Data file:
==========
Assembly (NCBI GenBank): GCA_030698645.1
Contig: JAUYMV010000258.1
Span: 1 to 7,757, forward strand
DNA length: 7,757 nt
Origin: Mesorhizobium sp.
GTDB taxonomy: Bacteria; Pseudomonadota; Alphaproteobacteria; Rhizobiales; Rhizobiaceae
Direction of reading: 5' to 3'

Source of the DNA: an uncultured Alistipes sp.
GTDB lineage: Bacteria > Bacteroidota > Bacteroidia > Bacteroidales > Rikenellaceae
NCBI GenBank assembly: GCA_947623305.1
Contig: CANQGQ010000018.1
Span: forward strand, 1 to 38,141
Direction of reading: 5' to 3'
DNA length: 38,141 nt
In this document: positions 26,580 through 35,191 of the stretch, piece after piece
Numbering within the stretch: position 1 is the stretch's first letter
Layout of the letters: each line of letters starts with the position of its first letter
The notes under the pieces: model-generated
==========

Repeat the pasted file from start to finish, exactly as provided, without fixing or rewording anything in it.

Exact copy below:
Assembly (NCBI GenBank): GCA_030698645.1
Contig: JAUYMV010000258.1
Span: 1 to 7,757, forward strand
DNA length: 7,757 nt
Origin: Mesorhizobium sp.
GTDB taxonomy: Bacteria; Pseudomonadota; Alphaproteobacteria; Rhizobiales; Rhizobiaceae
Direction of reading: 5' to 3'

Source of the DNA: an uncultured Alistipes sp.
GTDB lineage: Bacteria > Bacteroidota > Bacteroidia > Bacteroidales > Rikenellaceae
NCBI GenBank assembly: GCA_947623305.1
Contig: CANQGQ010000018.1
Span: forward strand, 1 to 38,141
Direction of reading: 5' to 3'
DNA length: 38,141 nt
In this document: positions 26,580 through 35,191 of the stretch, piece after piece
Numbering within the stretch: position 1 is the stretch's first letter
Layout of the letters: each line of letters starts with the position of its first letter
The notes under the pieces: model-generated